The following shows an example of a GET reqeust to the BBC:

(Request-Line)    GET / HTTP/1.1
Host    www.bbc.co.uk
User-Agent    Mozilla/5.0 (Windows; U; Windows NT 5.1; en-GB; rv:1.9.0.11) Gecko/2009060215 Firefox/3.0.11
Accept    text/html,application/xhtml+xml,application/xml;q=0.9,*/*;q=0.8
Accept-Language    en-gb,en;q=0.5
Accept-Encoding    gzip,deflate
Accept-Charset    ISO-8859-1,utf-8;q=0.7,*;q=0.7
Keep-Alive    300
Proxy-Connection    keep-alive
Cookie    AMOS_PREF=sac%3Dg4; BBC-UID=e4c73e81d4fc55653460b7caa03036f31b6ba10990a0b114b4ffb881cf0ba6450Mozilla%2f5%2e0%20%28Windows%3b%20U%3b%20Windows%20NT%205%2e1%3b%20en%2dGB%3b%20rv%3a1%2e8%2e1%2e12%29%20Gecko%2f20080201%20Firefox%2f2%2e0%2e0%2e12; BBCNewsAudience=Domestic; BBCNewsAudcWght=-99; BBCMediaSelector=m%3Arm&b%3Abb&st%3Ah&ms3%3A4; hp=+acv+ba+neaj+hj+oab*+c1+g1ab+mc2+rad*+da+f1a7b7c7d7+i+kca+la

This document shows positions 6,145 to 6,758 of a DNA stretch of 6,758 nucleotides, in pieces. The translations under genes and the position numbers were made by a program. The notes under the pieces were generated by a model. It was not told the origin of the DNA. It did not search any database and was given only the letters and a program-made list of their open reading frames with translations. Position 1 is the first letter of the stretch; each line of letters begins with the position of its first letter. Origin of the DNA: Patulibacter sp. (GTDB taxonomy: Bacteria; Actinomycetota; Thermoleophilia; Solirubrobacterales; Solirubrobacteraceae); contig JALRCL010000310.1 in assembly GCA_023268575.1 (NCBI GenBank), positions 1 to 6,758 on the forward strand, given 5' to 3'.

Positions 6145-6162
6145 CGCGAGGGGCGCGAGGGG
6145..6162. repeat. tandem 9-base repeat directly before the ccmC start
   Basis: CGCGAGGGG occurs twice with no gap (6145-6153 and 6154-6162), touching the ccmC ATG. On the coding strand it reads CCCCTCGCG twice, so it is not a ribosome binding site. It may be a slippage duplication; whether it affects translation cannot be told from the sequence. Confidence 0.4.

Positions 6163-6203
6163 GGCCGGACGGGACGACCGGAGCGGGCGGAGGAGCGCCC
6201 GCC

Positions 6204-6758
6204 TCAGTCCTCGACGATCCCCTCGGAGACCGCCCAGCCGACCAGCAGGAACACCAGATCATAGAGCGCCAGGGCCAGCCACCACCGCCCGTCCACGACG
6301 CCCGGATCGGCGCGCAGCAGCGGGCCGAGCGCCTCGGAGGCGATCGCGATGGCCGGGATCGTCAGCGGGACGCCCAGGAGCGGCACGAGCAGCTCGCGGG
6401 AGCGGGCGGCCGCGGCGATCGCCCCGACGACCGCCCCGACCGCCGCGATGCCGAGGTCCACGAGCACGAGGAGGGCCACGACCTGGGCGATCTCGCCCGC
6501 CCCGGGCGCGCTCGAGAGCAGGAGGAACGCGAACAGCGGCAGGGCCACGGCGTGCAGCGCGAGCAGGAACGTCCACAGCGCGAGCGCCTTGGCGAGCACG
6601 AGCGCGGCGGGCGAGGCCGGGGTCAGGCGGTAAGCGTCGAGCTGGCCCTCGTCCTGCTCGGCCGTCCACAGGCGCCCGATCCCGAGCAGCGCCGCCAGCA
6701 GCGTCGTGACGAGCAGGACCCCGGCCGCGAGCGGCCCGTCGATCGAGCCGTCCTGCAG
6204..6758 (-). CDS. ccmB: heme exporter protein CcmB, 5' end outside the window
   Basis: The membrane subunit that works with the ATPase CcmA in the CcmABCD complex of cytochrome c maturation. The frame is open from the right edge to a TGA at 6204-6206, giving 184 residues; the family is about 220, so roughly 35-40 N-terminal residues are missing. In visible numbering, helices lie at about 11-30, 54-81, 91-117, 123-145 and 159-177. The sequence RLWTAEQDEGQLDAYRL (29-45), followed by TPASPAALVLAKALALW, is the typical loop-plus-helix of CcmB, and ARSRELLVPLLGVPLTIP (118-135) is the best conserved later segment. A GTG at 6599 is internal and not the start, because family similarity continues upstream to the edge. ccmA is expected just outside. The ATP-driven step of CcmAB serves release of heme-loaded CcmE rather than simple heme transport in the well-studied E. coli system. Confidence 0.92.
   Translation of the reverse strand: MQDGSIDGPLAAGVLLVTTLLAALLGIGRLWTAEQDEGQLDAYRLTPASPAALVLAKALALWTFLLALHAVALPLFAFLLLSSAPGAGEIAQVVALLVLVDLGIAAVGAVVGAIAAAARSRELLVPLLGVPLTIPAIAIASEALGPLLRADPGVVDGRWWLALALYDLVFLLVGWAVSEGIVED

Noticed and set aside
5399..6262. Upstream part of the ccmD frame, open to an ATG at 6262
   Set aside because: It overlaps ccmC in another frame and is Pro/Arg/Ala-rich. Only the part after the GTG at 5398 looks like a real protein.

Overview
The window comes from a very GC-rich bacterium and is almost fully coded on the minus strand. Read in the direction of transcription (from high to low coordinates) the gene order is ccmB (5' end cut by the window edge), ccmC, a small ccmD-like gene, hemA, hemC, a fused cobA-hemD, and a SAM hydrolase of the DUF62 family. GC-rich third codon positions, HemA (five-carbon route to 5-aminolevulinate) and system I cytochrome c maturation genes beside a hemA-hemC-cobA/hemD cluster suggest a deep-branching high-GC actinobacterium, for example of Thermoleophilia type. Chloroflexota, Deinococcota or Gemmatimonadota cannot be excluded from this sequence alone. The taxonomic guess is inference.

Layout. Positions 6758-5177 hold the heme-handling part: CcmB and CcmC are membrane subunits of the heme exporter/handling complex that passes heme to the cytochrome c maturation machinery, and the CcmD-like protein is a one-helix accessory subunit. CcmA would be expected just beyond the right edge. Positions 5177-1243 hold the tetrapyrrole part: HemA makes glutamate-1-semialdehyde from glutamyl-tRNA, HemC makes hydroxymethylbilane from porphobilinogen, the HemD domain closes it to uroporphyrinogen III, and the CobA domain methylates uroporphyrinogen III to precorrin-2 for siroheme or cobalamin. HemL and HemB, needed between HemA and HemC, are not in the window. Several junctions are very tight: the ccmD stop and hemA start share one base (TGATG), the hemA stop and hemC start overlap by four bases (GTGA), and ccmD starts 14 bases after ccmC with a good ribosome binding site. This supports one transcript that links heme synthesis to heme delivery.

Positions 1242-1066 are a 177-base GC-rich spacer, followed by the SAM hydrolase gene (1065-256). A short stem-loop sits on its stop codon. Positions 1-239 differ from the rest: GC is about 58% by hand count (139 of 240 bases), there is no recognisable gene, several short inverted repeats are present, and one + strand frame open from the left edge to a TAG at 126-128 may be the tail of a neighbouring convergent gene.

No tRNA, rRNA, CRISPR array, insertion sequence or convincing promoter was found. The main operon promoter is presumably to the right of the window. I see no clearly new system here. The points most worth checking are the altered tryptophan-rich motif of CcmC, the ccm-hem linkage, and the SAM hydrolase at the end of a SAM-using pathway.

HTTP Response (Server)

HTTP Response Codes

The code tells the client what happened to their request – did it fail or was success achieved.   There are lots of codes, the most common you will have seen on the web is 404 – which means “Not Found” i.e. the web page was not found on the server.  A success code will usually be 200 i.e. if you got to see the web page you asked for.

Response Header

Pretty much the same as Request Headers e.g. Date, Server, Etag, Content-Type, Last-Modified…

The Entity Body/Document/Representation